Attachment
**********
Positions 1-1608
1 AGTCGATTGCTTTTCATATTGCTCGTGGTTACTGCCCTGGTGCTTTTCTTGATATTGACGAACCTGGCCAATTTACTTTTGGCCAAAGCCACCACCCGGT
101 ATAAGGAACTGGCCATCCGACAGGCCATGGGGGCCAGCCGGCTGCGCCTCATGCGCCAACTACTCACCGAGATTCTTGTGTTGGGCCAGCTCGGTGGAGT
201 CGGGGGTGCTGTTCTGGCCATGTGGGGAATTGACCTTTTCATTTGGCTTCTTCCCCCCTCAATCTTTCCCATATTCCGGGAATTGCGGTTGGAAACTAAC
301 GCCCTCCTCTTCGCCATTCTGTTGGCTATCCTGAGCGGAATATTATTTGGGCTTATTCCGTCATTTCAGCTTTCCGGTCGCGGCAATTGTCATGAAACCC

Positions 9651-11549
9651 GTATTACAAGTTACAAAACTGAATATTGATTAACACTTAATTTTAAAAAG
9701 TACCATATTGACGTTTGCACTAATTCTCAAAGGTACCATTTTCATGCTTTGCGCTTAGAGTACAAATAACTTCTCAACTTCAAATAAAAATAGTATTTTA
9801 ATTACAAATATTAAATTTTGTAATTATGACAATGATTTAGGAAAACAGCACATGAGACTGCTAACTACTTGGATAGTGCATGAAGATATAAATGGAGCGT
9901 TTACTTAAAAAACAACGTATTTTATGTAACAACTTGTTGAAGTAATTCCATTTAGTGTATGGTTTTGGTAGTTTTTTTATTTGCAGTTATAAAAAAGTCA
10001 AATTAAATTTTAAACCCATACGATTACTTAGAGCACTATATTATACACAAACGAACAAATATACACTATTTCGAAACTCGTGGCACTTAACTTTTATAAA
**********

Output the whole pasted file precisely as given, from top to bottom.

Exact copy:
Positions 1-1608
1 AGTCGATTGCTTTTCATATTGCTCGTGGTTACTGCCCTGGTGCTTTTCTTGATATTGACGAACCTGGCCAATTTACTTTTGGCCAAAGCCACCACCCGGT
101 ATAAGGAACTGGCCATCCGACAGGCCATGGGGGCCAGCCGGCTGCGCCTCATGCGCCAACTACTCACCGAGATTCTTGTGTTGGGCCAGCTCGGTGGAGT
201 CGGGGGTGCTGTTCTGGCCATGTGGGGAATTGACCTTTTCATTTGGCTTCTTCCCCCCTCAATCTTTCCCATATTCCGGGAATTGCGGTTGGAAACTAAC
301 GCCCTCCTCTTCGCCATTCTGTTGGCTATCCTGAGCGGAATATTATTTGGGCTTATTCCGTCATTTCAGCTTTCCGGTCGCGGCAATTGTCATGAAACCC

Positions 9651-11549
9651 GTATTACAAGTTACAAAACTGAATATTGATTAACACTTAATTTTAAAAAG
9701 TACCATATTGACGTTTGCACTAATTCTCAAAGGTACCATTTTCATGCTTTGCGCTTAGAGTACAAATAACTTCTCAACTTCAAATAAAAATAGTATTTTA
9801 ATTACAAATATTAAATTTTGTAATTATGACAATGATTTAGGAAAACAGCACATGAGACTGCTAACTACTTGGATAGTGCATGAAGATATAAATGGAGCGT
9901 TTACTTAAAAAACAACGTATTTTATGTAACAACTTGTTGAAGTAATTCCATTTAGTGTATGGTTTTGGTAGTTTTTTTATTTGCAGTTATAAAAAAGTCA
10001 AATTAAATTTTAAACCCATACGATTACTTAGAGCACTATATTATACACAAACGAACAAATATACACTATTTCGAAACTCGTGGCACTTAACTTTTATAAA